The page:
I switched my previous post to private. The antisemitism stuff is true, but this was probably the wrong time to share those thoughts. I tried to explain the way my mind works, but I don’t think I did so successfully. I got too caught up in my anger and fear for myself and other Jews. The “touch hunger” stuff is true, and I will probably pick up on it again at some point, but not now.
There’s still an impending Bad Thing that I don’t seem to be able to get away from. To be honest, it’s pretty much happened already, but there’s a small chance it can change. I’m not hopeful though. The whole situation makes me feel lonely and inadequate. It is hard to be positive about the future when so much of the past was so negative. Why should anything change? I know my rabbi mentor said I have “privilege” and in some senses I do, but I have had, and continue to have, real hardships too. The fact that I’m lucky to have loving family and a degree of financial support doesn’t make depression, high functioning autism, loneliness and unemployment easier.
Somehow I don’t seem to know how to change things so that bad stuff does not happen, or (more realistically) so that I can cope with it better when it happens. I hope that a firm autism diagnosis might lead on to help with getting back into the workplace, but somehow I doubt it, as I’ve had quite a bit of help already, to no avail (or limited avail). In any case, because of COVID, I have no idea when my assessment will be. From what little information I have, eighteen months from whenever lockdown is officially over seems to be the minimum time, so probably about two years from now.
I’m feeling guilty and lonely again about having lost so many people from my life generally and especially recently (the last year or two). I’ve lost far too many friends, but I’m not sure how much I could realistically have done differently, and some of those friendships were probably doomed from the start.
More tangible guilt feelings came from mulling over something from a Zoom shiur (religious class) last week. The rabbi said that we should elevate our non-religious interests and tastes by using them for religious purposes, relaxing so we can reconnect with God, eating good food on Shabbat (the Sabbath) to celebrate etc. Otherwise our interests are distractions from God, which is not a good thing.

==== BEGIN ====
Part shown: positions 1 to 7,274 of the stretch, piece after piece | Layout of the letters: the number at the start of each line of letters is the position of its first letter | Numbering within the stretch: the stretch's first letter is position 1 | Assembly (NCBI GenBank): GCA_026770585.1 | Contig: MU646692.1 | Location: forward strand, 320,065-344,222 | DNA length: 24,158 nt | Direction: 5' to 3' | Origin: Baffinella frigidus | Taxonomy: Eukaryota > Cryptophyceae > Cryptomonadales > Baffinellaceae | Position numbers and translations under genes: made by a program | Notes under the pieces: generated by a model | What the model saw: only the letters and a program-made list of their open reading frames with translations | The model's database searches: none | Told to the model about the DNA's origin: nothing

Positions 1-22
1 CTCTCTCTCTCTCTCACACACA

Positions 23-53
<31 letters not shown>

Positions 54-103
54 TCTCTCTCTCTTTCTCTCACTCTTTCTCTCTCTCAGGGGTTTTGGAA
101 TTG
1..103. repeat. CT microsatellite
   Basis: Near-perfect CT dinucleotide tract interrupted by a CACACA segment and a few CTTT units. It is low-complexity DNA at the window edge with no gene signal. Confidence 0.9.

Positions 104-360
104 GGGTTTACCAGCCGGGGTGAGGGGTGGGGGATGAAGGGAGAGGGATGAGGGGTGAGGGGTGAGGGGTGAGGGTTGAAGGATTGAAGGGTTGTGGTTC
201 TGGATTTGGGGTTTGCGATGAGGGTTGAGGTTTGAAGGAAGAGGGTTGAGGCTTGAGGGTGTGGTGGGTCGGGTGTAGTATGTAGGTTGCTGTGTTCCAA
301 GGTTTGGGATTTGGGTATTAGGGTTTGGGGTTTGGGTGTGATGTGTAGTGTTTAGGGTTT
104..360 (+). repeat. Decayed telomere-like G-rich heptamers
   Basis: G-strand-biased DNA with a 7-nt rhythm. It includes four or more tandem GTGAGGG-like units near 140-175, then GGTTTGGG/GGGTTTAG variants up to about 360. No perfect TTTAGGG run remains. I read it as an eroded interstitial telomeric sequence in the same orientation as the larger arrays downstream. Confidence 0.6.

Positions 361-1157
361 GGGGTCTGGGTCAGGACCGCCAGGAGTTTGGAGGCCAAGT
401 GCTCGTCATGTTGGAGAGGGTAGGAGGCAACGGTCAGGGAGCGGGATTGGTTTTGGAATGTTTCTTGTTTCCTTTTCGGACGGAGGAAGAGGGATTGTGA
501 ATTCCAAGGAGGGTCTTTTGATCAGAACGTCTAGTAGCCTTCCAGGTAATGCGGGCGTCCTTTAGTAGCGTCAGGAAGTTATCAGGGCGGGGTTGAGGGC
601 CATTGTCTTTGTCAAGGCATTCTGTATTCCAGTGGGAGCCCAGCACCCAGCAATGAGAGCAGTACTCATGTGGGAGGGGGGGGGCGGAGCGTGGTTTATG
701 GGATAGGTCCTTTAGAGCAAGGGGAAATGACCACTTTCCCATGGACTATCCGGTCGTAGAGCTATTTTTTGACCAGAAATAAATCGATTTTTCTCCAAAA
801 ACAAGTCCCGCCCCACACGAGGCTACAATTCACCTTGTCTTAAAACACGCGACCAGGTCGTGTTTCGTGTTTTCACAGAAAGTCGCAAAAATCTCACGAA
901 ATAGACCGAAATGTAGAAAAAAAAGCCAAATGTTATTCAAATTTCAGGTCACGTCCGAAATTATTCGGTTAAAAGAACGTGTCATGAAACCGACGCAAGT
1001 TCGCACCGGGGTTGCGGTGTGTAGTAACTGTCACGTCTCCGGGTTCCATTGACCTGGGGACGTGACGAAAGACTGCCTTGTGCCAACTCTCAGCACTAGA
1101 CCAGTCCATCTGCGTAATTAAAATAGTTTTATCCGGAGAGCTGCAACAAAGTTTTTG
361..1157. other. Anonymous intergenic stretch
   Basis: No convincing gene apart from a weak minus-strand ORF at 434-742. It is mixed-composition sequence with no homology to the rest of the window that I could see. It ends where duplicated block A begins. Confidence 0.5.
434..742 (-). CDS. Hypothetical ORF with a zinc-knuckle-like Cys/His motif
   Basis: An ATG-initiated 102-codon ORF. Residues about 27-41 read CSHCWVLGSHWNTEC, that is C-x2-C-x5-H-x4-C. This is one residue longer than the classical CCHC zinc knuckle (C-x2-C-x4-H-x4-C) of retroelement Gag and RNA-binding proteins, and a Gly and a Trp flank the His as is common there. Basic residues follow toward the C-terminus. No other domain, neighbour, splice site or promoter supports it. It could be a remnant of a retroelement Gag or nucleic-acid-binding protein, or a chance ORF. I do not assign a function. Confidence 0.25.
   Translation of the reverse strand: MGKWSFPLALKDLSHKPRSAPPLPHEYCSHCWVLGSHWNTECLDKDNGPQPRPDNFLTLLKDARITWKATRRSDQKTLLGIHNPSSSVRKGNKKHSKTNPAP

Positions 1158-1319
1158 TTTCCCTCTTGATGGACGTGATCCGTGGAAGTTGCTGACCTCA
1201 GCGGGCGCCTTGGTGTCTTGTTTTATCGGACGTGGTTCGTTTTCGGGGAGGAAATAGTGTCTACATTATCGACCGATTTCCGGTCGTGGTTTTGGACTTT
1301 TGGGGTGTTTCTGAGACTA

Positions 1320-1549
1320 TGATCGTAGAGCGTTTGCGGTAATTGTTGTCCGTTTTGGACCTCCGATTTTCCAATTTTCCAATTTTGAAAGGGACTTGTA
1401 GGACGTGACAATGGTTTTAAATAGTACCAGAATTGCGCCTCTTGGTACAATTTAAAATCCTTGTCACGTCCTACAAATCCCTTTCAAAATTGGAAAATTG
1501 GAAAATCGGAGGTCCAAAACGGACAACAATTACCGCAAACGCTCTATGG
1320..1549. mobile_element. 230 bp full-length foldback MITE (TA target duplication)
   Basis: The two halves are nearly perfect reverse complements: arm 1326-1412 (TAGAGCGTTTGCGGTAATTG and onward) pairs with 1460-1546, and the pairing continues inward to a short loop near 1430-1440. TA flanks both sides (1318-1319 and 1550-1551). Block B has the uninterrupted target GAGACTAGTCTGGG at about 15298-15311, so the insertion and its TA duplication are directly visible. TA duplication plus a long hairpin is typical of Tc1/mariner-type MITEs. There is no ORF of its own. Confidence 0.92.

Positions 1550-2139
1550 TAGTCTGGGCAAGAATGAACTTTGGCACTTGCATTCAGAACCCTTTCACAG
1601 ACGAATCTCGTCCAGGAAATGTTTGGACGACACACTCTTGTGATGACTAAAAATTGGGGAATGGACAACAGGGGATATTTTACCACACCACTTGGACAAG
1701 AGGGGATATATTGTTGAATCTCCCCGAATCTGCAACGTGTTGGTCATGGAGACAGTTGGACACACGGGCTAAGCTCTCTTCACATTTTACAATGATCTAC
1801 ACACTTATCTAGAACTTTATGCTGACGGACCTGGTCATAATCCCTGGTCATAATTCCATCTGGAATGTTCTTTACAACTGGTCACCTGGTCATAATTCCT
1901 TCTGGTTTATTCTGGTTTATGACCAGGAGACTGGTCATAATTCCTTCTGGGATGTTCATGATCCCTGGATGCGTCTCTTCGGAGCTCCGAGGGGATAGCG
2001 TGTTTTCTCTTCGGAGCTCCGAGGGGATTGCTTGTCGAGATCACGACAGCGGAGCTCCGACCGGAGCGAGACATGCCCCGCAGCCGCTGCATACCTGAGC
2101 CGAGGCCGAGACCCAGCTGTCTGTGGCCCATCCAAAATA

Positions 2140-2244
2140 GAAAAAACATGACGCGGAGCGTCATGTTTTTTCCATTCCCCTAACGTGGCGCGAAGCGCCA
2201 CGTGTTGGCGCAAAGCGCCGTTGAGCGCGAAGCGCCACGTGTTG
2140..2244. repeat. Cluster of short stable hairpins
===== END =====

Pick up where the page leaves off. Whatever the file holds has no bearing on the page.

My Doctor Who fandom (and other classic British telefantasy fandom, but let’s stick with Doctor Who for brevity) is something that I have invested a lot of time, money and energy in over the years, not least with writing my non-fiction book about the programme. As an autistic special interest, it’s really important to my well-being, helping me to shelter from the difficulties of the world as well as to recharge. It even helps me understand a confusing world a bit easier. A lot of my general knowledge comes via Doctor Who, one way or another; even my first encounter with postmodernism was in the Doctor Who Magazine of the late nineties (I miss the crazy, silly, sarky, pseudo-intellectual fandom of the nineties and early noughties). I suspect that I use the more emotional newer episodes to understand emotion better (if the tenth Doctor was the ADHD Doctor, the twelfth Doctor was the autistic Doctor). But does it bring me closer to God? I doubt it, especially with the series being generally sceptical, if not atheist, in outlook.
As Alex Drake asked in the episode of Ashes to Ashes that I just watched (season three, episode one), what do you do when the stories in your head are more real than the real world? My answer: try to make telling those stories your role in the real world, or so I hope, but it’s a lot to stake my future on when I don’t know if I can write that well or get published.
So, I feel bad about investing so much time and energy in something that gives me pleasure and support, but doesn’t help me religiously. Just when I was beginning to feel I was connecting to God again too.
My sister and brother-in-law came over for a socially distanced tea and cake. I was mostly mentally present and engaged, despite some initial difficulty. It does feel that every time I see them, they’ve done some additional “adult” thing that I’ve never done, despite their being younger than me. This time it was buying a trellis for the garden. I can’t imagine ever buying a trellis. I wrote in my sister’s copy of my Doctor Who book, which I guess is an adult thing I’ve done that they haven’t done, even if it doesn’t feel “real” as it is self-published.
Other achievements of the day: forty minutes of Torah study (I would have liked to have done more, but I ran out of energy), a thirty-five minute run (and resultant exercise migraine – I knew it was likely given how hot it was out) and an indeterminate amount of time writing my novel – I was distracted at times, but wrote 900 words.
Sometimes I feel I’m a terrible person, and sometimes I want to tell people everything about me so that they’ll realise how terrible I am and stop being my friends, because I don’t deserve friends, and at least if I had no friends, it would stop me getting my hopes up about ever being happy. I don’t think I will ever be happy, but every so often I hope that I will and it’s painful when those hopes are dashed again.
The BBC news site wins the prize for stating the obvious with their headline, “Coronavirus: People living alone at risk of loneliness”. A deduction worthy of Sherlock Holmes, and it only took them a couple of months to work it out. As someone who has lived alone, I can say that people living alone are at risk of loneliness even without coronavirus and lockdown. I am glad I moved back in with my parents in 2018 as it has meant I haven’t been alone in lockdown.
(The title quote is from Doctor Who, inevitably: Kinda by Christopher Bailey. I was going to say it’s the pseud-fan’s favourite Who, but that’s really a three-way tie between Kinda, Warriors’ Gate and Ghost Light.)